Once formed in 2015, the ASEAN Economic Community (AEC) will bring both opportunities and challenges to Vietnamese exporters, according to experts.
The Association of Southeast Asian Nations (ASEAN) consists of Brunei, Cambodia, Indonesia, Laos, Malaysia, Myanmar, the Philippines, Singapore, Thailand and Vietnam.
The AEC marks the commitment of the ASEAN leaders to building and promoting a single market and production base, a highly competitive economic region tempered with equitable development, and a region fully integrated into the global economy.
The AEC would create greater opportunities for Vietnam to export goods and services to the ASEAN market, though local enterprises have faced many difficulties in production and business, said Vietnam's Deputy Minister of Industry and Trade Do Thang Hai.
According to data from the ministry, trade between Vietnam and other ASEAN member countries has quadrupled over the past decade, climbing to nearly 40 billion U.S. dollars in 2013 from 9 billion U.S. dollars in 2003.
In 2013, Vietnam took in 18.47 billion U.S. dollars from its exports to the bloc, the country's third largest importer only after the United States and the EU, which represented a rise of 4. 4 percent from the previous year. In the first quarter of this year, the figure was estimated at 4.7 billion U.S. dollars, a year- on-year increase of 6.4 percent.
However, the growth tended to remain steady, or even slowed on occasion, as Vietnamese enterprises have not yet taken full advantage of the close geographical distance and incentives offered by the ASEAN Trade in Goods Agreement (ATIGA).
ASEAN member states are among Vietnam's leading trade partners, accounting for 15 percent of the country's total trade. The regional grouping made up 22.4 percent of total foreign direct investment in 2013 with Singapore, Malaysia and Thailand being key investors. The AEC and free trade agreements are expected to further promote Vietnam's exports to other ASEAN markets.
The Vietnamese Ministry of Industry and Trade forecast that exports to these markets would continue to grow steadily as more than 99 percent of tax rates of six ASEAN countries, Brunei, Indonesia, Malaysia, the Philippines, Singapore and Thailand, will be slashed to zero in 2015 under the ATIGA signed in Thailand in 2009.
Vietnam would have a significant opportunity for major export products, such as textiles, garments, rice, seafood and electronic components.
When the AEC is formed, Vietnam could sell goods to the other ASEAN markets in ways that are similar to selling in home markets, because of simplified trade procedures and new procedures for certifying the origins of products.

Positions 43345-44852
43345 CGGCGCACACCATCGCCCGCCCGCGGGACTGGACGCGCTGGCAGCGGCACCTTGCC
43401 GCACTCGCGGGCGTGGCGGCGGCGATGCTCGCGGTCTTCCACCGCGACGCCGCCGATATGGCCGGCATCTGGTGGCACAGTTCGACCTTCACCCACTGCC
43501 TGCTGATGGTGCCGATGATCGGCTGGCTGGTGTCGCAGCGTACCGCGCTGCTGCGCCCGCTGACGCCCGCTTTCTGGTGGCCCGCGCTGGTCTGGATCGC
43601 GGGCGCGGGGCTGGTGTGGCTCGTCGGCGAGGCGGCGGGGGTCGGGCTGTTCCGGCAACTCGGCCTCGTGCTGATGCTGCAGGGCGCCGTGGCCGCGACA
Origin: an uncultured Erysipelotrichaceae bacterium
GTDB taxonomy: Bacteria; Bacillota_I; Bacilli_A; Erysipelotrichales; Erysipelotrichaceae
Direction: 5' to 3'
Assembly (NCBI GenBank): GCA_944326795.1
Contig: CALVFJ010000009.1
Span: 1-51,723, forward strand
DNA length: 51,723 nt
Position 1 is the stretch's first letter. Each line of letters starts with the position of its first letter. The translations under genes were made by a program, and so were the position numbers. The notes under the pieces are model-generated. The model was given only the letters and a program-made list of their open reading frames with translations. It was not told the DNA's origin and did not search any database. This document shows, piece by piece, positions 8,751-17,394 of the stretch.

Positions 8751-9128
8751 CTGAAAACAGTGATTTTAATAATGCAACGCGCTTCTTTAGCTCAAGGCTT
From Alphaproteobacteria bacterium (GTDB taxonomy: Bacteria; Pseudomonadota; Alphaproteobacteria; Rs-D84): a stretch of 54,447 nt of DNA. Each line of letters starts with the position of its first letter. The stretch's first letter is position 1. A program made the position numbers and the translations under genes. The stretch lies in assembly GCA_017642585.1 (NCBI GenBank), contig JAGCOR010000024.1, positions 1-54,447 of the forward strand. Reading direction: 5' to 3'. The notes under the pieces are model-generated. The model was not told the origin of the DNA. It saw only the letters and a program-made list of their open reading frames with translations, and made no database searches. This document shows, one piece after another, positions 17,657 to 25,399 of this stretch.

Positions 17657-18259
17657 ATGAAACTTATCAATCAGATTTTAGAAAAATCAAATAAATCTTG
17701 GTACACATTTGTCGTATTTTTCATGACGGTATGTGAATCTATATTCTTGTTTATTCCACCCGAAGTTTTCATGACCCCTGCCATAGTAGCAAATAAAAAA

However, Tran Thanh Hai, deputy head of the ministry's import- export department, expressed great concern of the fact that 80 percent of local enterprises that were surveyed about the AEC have little information about interests and challenges available for them in the ASEAN market.
He said the lack of knowledge would be a big challenge for local enterprises when the AEC is formed in 2015.
Moreover, Vietnam would compete with other countries in the ASEAN market in exporting raw products because it mainly sells raw products and components, including farming, seafood and mineral products, as well as electric and electronic components, said Pham Thi Hong Thanh, deputy head of the ministry's Asia-Pacific department.
She suggested domestic businesses should accelerate exports of key products to ASEAN in the short term, such as mobile phone handsets and components, computers, electronics and components, means of transport, tools, machinery, equipment, and steel and rice. They should also devise long-term business strategies to take full advantage of incentives post-2015.
Local firms are advised to boost competitiveness of their export products through quality improvement, especially by following regulations related to originating certification of products, if they want to fully utilize the opportunities the AEC will provide.
Besides, they should set up their development strategies to enlarge the production scale to meet bigger orders in the near future. The government would re-adjust policies to meet the needs for integration into the AEC.